The part of Akhnaten was sung with great expressiveness by Anthony Roth Costanzo. In keeping with the historical tendency to depict the ruler as androgynous, the character’s sexuality was indeterminate: his full (male) nudity during the coronation scene was undermined by later scenes in which, diaphonously clad, he appeared to be exhibiting female sexual characteristics. Adding to the indeterminacy was Costanzo’s countertenor voice. The countertenor appears to be something of a rarity in the operatic repertoire, but Costanzo’s reedy yet powerful voice was greatly impressive to this neophyte.

Equally impressive was Glass’s score, as blissful and romantic as any Glass I’ve heard. With no violins in the orchestra, but plenty of woodwind and brass, the soundworld steered clear of stridency and found deep lyrical softness in Glass’s ravishing melodies. The funeral scene in Act I, meanwhile, was powered by a tumultuous percussive throb that pitched the opera into moments of high, stirring drama.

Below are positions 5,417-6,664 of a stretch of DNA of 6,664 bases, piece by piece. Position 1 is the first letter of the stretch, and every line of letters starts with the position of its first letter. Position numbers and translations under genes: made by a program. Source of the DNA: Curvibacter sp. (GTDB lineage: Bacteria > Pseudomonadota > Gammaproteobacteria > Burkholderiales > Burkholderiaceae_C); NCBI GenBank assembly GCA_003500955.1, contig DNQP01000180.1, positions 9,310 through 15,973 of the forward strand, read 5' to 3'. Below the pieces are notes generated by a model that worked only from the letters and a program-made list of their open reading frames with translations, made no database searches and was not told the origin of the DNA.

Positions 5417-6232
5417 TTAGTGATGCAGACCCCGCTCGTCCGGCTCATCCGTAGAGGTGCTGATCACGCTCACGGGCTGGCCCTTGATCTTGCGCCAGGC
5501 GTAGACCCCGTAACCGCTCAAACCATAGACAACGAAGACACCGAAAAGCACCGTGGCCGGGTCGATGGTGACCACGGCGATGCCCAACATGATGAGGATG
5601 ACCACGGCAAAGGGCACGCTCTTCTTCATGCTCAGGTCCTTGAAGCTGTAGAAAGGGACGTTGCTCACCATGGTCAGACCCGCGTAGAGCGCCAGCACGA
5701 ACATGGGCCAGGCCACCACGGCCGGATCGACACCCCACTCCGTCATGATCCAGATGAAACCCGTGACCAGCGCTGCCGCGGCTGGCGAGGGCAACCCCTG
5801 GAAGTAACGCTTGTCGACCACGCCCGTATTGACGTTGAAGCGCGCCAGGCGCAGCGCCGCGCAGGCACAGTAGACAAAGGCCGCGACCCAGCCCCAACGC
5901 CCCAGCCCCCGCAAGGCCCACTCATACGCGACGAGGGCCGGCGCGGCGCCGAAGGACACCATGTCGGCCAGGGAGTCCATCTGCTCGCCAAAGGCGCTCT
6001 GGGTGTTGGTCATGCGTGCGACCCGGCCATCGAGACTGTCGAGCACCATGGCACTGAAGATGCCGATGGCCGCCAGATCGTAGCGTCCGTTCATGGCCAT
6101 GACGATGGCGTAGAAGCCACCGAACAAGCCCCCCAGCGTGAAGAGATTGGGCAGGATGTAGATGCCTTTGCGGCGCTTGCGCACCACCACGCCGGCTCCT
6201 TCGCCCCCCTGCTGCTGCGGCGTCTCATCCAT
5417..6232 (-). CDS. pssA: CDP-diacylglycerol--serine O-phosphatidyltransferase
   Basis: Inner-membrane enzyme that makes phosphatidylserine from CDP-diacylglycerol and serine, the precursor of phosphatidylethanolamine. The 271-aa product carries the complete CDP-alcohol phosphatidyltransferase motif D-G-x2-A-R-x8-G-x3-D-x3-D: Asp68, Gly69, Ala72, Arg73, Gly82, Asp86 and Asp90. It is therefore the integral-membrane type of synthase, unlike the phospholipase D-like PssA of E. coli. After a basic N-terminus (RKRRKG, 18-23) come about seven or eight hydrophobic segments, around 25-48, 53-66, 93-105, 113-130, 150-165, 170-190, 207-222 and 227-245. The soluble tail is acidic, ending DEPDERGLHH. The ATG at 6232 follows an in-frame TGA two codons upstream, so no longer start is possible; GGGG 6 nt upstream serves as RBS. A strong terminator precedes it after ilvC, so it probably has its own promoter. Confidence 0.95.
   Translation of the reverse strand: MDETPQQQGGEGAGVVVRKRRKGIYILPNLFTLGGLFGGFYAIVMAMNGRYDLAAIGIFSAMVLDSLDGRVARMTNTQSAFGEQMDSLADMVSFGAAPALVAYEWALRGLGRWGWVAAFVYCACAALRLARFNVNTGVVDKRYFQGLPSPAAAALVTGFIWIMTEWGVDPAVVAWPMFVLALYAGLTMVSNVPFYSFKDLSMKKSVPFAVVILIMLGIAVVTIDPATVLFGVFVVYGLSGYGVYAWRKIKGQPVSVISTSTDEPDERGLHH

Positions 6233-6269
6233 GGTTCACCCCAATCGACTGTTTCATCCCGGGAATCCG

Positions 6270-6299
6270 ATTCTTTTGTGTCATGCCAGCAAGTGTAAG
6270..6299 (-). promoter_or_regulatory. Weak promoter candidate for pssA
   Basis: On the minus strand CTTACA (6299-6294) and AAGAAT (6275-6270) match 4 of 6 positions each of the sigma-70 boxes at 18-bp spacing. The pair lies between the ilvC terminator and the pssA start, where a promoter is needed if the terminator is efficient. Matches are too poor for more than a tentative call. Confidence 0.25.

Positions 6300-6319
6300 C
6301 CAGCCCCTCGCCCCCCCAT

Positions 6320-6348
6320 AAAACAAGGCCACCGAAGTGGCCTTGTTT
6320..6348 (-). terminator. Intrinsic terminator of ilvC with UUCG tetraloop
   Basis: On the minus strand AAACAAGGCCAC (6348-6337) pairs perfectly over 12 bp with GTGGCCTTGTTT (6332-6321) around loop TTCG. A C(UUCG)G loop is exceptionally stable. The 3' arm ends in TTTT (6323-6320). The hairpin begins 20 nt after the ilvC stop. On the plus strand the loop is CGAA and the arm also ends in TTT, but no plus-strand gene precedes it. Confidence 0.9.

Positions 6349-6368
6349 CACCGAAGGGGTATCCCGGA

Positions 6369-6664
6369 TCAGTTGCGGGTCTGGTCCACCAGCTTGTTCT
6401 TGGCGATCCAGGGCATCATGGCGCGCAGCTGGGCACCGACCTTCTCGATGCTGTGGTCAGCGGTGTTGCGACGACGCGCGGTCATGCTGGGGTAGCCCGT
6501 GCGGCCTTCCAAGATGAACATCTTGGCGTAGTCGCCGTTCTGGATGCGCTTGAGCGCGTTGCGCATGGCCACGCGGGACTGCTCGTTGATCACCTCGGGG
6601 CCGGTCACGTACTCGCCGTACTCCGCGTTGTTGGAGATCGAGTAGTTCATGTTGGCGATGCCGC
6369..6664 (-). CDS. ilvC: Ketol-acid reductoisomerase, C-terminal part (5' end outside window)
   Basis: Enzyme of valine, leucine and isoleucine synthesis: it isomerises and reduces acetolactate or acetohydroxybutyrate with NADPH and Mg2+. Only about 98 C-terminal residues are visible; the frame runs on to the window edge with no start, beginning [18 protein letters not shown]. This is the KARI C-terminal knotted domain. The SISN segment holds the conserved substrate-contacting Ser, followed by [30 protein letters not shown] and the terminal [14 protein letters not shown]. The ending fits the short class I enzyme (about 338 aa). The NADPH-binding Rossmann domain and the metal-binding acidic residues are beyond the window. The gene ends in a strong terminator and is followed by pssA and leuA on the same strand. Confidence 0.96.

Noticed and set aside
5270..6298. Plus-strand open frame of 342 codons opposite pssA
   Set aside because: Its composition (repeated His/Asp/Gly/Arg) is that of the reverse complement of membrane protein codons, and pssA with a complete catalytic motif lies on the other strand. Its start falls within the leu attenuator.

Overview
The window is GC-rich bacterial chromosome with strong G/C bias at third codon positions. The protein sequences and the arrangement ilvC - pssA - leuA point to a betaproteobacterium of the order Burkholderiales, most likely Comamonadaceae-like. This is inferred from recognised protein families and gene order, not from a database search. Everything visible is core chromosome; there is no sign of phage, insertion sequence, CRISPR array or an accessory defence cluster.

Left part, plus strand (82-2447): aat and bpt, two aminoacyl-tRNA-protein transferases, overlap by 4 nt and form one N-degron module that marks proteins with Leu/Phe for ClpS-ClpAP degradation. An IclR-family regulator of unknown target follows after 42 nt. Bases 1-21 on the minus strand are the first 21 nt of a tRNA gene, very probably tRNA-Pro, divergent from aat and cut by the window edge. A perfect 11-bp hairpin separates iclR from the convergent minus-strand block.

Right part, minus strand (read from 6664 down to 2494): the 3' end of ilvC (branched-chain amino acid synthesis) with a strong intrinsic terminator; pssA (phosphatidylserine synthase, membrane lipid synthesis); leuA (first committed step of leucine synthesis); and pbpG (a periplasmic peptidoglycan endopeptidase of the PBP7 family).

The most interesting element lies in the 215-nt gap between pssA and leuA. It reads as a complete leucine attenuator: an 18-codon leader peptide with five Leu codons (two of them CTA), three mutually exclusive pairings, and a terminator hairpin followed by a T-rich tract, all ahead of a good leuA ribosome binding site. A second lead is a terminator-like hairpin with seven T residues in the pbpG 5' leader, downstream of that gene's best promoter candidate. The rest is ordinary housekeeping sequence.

Whereas Einstein on the Beach seemed to stretch out time itself, leading to an epic five-hour sweep that drew the viewer/listener ever closer towards the infinite, Akhnaten seemed to pack an extraordinary amount of incident and detail into its three acts. As a result the three-hour running time flew by; indeed, I frequently wished it had been longer. Sung mostly in Egyptian, the opera tells the tragic story of the pharaoh who abolishes the old polytheistic religion, introduces a new monotheistic one and is finally overthrown and killed by his own people. Thanks to the useful programme notes, the language barrier did not pose any particular problems. In any event, the narrative thread of the opera was never less than gripping, thanks to the otherworldly dream logic with which it proceeded towards its inevitable conclusion. And it was thrilling to see Glass himself join the cast onstage for a hugely deserved standing ovation at the end of this magnificent production.